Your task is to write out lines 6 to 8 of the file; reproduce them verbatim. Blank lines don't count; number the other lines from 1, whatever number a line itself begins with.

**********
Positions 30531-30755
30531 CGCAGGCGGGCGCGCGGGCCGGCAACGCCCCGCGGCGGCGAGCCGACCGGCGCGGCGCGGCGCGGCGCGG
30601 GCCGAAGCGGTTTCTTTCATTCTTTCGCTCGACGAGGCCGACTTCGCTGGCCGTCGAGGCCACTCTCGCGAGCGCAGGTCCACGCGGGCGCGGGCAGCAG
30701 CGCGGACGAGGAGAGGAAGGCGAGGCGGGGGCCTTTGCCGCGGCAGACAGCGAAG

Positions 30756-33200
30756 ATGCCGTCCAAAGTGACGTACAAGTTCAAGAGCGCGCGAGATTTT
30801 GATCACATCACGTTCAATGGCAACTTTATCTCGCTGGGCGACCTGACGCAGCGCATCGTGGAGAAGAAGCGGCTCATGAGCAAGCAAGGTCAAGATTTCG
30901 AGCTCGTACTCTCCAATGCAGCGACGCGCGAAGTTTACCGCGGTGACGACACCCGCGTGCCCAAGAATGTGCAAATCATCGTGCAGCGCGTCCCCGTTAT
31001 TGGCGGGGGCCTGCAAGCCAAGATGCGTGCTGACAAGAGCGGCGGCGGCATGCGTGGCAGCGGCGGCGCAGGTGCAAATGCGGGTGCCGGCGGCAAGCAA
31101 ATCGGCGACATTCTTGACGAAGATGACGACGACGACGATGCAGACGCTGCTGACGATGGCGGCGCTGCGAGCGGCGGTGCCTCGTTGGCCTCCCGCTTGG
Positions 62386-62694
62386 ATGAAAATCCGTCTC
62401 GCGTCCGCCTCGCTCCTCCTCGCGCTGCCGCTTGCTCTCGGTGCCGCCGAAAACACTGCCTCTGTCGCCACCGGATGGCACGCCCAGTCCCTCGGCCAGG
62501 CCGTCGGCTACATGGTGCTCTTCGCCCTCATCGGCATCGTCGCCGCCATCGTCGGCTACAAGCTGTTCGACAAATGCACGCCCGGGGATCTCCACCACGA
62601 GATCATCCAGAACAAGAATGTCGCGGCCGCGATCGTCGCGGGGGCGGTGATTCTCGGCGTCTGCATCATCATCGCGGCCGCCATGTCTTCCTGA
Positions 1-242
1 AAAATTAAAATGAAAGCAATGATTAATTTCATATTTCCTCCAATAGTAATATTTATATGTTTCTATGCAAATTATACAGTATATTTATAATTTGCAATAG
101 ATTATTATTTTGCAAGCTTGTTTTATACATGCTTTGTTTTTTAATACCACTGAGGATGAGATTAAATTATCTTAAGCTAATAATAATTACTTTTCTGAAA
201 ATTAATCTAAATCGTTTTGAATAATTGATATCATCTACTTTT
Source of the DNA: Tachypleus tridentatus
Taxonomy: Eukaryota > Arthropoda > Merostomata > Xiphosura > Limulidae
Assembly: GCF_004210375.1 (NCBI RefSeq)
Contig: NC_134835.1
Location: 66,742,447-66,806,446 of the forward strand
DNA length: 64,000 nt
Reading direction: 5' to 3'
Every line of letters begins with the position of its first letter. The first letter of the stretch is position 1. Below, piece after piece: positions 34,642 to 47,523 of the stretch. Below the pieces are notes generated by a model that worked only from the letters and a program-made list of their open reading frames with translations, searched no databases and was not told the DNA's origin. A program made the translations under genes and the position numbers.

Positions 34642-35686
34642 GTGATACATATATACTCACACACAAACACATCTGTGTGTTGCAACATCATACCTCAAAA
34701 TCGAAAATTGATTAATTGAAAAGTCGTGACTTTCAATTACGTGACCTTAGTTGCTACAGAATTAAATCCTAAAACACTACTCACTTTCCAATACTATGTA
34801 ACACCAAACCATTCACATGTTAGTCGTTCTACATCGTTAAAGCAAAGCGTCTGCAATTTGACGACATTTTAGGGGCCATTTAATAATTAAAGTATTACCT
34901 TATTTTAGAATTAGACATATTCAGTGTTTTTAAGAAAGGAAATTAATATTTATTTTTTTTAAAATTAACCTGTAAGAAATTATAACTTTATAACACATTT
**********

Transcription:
30756 ATGCCGTCCAAAGTGACGTACAAGTTCAAGAGCGCGCGAGATTTT
30801 GATCACATCACGTTCAATGGCAACTTTATCTCGCTGGGCGACCTGACGCAGCGCATCGTGGAGAAGAAGCGGCTCATGAGCAAGCAAGGTCAAGATTTCG
30901 AGCTCGTACTCTCCAATGCAGCGACGCGCGAAGTTTACCGCGGTGACGACACCCGCGTGCCCAAGAATGTGCAAATCATCGTGCAGCGCGTCCCCGTTAT